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Julius Caesar - Tragic Hero

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Julius Caesar as a Tragic Hero

	Julius Caesar is a play written by William Shakespeare during the year 1597. Julius Caesar’s story involves a conspiracy against Julius Caesar, a powerful senator.

The play involves a highly respected senator, Brutus, who decides to join the conspiracy to kill Julius Caesar, in the effort to keep democracy intact. Brutus believes that if Julius Caesar is allowed to live, Caesar will take a kingship and turn the government into a monarchy. Brutus, Cassius, and the other conspirators kill Julius Caesar, yet they find Antony, a loyalist of Caesar, seeks revenge on them. Plato set out rules on the traits a tragic hero must possess. A tragic hero must neither be an evil villain nor a great hero, instead the tragic hero must be either a flawed hero or a villain with some good traits. Also, the tragic hero must not deserve what mighty punishment is dealt to him. Another key feature of a tragic hero is the fact that a tragic hero must be a high-standing individual in society. The tragic hero must not deserve his punishment for the play to be a tragedy. Also, a tragedy happening to someone in high authority, will affect not only the single person but also society as a whole. Another reason for the tragic hero to be in high authority is to display that if a tragedy may happen to someone such as a king, it may just as easily happen to any other person. Julius Caesar fits the role of a tragic hero. Julius Caesar is a high standing senator that possesses hamartia, failings of human nature. Julius Caesar’s imperfections may be seen in three distinct aspects of Caesar, such as the following: his pride, his vacillation, and his ambition.

	Julius Caesar has much pride, a hamartia, which brings him to not be wary of the conspiracy. Caesar is given much warning on the threat of his life, yet due to his pride he thinks himself to be too great of a person to have such a downfall. Julius Caesar is warned by a soothsayer, "Soothsayer. Beware the ides of March."(1,2,18) Julius Caesar rebukes the soothsayer by stating, "Caesar. He is a dreamer. Let us leave him. Pass."(1,2,23) Caesar does not take warning to be wary the middle of the month, the day of his assassination. Later, Caesar’s wife Calpurnia has a nightmare that Caesar is slain at the Capitol. Caesar calls for the priests to do a sacrifi...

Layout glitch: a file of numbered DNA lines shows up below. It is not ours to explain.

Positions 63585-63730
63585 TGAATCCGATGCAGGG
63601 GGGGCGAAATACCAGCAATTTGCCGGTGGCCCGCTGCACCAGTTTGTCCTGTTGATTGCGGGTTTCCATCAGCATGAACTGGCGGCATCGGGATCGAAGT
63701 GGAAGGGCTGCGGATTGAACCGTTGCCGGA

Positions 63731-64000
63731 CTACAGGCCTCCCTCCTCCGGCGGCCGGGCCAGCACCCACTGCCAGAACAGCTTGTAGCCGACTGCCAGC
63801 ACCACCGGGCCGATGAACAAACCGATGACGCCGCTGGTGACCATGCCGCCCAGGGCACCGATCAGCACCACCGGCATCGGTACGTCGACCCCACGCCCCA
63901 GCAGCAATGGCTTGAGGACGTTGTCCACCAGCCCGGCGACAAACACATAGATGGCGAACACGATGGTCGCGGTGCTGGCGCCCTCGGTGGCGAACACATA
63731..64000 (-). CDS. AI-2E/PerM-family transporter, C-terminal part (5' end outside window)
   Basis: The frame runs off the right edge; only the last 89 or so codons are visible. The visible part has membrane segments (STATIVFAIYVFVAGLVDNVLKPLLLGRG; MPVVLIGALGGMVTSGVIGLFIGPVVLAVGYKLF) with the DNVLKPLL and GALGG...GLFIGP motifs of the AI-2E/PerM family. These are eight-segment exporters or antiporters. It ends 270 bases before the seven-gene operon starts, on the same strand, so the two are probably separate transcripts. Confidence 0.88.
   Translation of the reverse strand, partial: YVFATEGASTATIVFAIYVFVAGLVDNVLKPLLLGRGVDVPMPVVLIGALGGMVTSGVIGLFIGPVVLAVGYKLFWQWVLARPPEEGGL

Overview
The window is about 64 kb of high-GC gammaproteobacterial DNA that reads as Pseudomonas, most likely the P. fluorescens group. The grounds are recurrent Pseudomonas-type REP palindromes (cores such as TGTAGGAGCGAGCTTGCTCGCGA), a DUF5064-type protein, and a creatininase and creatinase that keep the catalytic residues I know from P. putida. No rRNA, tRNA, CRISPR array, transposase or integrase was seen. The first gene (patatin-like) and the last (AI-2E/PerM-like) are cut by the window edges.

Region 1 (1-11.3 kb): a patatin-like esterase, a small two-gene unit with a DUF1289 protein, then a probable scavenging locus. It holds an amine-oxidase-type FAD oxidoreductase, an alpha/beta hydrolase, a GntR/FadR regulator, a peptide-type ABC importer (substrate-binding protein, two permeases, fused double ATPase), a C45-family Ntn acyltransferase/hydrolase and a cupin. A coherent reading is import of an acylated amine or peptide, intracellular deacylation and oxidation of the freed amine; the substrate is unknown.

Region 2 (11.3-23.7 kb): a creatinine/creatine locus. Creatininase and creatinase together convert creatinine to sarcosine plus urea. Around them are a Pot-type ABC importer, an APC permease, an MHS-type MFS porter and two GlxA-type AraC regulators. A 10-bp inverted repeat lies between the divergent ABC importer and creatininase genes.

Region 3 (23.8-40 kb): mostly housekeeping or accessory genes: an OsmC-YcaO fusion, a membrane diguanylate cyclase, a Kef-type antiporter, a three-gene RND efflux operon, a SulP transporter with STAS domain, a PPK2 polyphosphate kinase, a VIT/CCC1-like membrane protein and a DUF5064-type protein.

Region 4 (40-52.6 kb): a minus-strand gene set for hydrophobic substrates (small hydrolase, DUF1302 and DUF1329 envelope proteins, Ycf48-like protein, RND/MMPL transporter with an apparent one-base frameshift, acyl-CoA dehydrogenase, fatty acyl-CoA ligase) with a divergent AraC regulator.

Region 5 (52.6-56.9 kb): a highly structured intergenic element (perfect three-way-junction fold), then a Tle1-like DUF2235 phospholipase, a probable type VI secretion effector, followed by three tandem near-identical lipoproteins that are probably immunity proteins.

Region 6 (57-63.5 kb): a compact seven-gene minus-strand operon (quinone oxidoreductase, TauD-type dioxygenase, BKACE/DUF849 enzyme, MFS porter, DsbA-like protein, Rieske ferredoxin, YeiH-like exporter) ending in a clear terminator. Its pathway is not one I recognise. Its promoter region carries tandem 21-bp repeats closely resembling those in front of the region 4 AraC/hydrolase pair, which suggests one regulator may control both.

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... for more ruling. This occurrence, that Caesar is surpassing his peers and creating a monopoly, is a very dangerous and serious threat. Cassius expresses his opinion by his statement, "Cassius. …but for my single self, I had lief not be as live to be in awe of such a thing as I myself. I was borne free as Caesar; so were you."(1,2,94-97) Cassius also shows that he sees that the Senate and senators are falling in power as Caesar is selfishly acquiring it.

"Casca. He fell down in the market place and foamed at the mouth and was speechless.

Brutus. ‘Tis very like; he hath the falling sickness.

Cassius. No, Caesar hath it blueye3 not; but you and I, and honest Casca, we have the falling sickness [in reference to their falling in power versus Caesar’s rise]."(1,2,254-258)

Caesar’s ambition, surely, is a hamartia and is the reason behind the heart of the conspiracy.

	Through these examples, Julius Caesar can be seen as having the traits of a tragic hero. Upon closer inspection, Brutus is the real tragic hero of the play. This displays how William Shakespeare is able to create realistic and multipurpose characters that inspire his works.
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